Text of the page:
Cosmetology Associate's Degree Programs

Associate's degree programs in cosmetology provide training in hair, nails and skin care, as well as business fundamentals. Learn about the courses found in this degree program as well as employment and licensure information for cosmetologists. Schools offering Culinary Arts degrees can also be found in these popular choices.

What Is a Cosmetology Associate's Degree Program Like?

Cosmetology associate's degree programs provide education in beauty treatments, business principles and chemistry basics. It takes about two years to finish an associate's degree program, during which time you hone your skills through hands-on practice and receive feedback from teachers who observe you while you work. Often, cosmetology schools simulate salons, and in many cases you practice on real clients.

What Courses Will I Take?

In a cosmetology associate's degree program, you take courses in hair cutting, styling and coloring. Makeup courses cover application techniques and product selection. Other courses cover manicures and pedicures. You also learn how to recognize skin problems and perform facial and massage treatments.

Additionally, you learn about sanitation laws and regulations as well as customer service. Business courses teach you about the procedures and laws surrounding salon operations; you gain an understanding of basic accounting and management techniques, usually tailored to cosmetology businesses.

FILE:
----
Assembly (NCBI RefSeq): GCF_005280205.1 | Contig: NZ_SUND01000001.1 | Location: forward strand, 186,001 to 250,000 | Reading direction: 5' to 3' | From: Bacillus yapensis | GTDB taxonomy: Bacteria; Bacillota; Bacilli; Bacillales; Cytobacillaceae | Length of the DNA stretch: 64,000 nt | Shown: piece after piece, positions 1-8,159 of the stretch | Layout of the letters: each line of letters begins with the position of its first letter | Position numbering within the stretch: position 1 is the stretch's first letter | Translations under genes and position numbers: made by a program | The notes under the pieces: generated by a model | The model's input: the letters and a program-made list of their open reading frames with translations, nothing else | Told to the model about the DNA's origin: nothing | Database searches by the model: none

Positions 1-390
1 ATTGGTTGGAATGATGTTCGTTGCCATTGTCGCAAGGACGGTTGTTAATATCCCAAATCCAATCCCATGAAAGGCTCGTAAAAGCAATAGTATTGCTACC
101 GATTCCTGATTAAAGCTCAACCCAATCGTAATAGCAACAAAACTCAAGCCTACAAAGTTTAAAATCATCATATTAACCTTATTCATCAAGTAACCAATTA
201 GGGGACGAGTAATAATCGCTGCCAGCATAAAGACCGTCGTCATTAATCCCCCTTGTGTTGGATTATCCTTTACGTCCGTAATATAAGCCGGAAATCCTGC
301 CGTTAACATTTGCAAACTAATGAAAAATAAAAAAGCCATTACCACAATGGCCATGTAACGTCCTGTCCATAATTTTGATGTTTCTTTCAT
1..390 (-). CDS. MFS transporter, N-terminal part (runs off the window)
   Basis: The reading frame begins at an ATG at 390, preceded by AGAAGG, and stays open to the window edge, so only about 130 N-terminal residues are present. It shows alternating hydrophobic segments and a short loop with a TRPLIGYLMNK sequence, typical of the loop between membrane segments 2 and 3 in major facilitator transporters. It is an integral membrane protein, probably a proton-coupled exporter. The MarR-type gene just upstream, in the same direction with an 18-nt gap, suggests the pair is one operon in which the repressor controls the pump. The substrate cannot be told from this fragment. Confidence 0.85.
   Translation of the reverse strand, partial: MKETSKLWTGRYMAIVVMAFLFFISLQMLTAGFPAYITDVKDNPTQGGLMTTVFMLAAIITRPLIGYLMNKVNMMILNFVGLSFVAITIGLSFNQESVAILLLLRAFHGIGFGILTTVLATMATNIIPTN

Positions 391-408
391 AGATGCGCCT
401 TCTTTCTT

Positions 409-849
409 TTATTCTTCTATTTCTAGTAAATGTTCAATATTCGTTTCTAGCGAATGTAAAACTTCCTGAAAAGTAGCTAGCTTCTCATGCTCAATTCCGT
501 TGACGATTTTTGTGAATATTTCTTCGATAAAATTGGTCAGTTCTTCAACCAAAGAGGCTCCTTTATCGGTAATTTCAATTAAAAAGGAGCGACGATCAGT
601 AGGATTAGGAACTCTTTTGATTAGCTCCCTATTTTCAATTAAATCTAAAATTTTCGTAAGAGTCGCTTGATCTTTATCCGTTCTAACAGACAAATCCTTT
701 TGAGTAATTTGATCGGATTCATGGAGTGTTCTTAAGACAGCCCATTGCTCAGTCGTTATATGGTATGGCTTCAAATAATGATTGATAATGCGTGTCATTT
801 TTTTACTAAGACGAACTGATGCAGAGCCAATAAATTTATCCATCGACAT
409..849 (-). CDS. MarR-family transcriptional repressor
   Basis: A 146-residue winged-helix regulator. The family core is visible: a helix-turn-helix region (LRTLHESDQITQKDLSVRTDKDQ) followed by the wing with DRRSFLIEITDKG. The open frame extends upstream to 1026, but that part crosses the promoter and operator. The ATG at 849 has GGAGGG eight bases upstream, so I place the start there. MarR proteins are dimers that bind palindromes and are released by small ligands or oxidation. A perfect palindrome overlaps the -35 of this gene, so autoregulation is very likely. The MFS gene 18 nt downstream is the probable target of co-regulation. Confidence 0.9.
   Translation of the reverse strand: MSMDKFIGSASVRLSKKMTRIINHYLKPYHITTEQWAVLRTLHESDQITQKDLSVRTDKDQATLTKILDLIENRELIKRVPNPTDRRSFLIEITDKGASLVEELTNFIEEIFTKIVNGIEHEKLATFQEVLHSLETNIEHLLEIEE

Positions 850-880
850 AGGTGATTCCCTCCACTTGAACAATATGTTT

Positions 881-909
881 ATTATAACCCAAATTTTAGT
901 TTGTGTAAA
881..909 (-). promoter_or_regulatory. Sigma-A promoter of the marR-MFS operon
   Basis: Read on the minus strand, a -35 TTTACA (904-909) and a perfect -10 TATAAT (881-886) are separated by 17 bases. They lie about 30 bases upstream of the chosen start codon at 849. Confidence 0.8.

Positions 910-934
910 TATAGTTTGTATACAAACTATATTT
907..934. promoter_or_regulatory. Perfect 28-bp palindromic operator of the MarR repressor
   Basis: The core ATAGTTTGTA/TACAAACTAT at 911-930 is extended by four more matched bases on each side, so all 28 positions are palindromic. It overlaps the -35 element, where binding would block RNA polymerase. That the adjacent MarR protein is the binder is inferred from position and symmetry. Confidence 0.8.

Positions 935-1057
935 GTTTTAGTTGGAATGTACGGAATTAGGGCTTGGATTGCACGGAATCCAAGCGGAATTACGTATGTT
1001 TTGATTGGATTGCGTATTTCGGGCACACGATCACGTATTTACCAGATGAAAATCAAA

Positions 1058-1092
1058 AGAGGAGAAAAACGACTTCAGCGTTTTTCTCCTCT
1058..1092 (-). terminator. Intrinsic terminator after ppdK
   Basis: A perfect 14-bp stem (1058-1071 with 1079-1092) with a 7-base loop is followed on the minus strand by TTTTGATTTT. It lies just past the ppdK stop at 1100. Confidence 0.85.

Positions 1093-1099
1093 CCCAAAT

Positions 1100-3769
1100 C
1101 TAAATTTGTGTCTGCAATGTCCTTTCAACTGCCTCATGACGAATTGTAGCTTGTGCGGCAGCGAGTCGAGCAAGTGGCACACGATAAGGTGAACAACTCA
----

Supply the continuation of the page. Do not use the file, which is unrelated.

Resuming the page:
Where Can I Find a Program?

Cosmetology associate's degree programs are typically offered by community colleges and technical schools located all over the U.S. For-profit institutions also operate cosmetology programs. Some professional salons and cosmetology companies train students, too, although you probably won't earn an associate's degree. Cosmetology associate's degree programs tend to be campus-based and are not generally available online.

How Do I Get Licensed?

An associate's degree program in cosmetology can prepare you for state licensure. According to the U.S. Bureau of Labor Statistics (BLS), cosmetologists in every state must obtain a license, though each state has its own requirements (www.bls.gov). In order to sit for your state's exam, you must graduate from a state-licensed cosmetology program. You'll need to pass a written exam, and some states require an oral exam or a skills test as well.

To continue researching, browse degree options below for course curriculum, prerequisites and financial aid information. Or, learn more about the subject by reading the related articles below:

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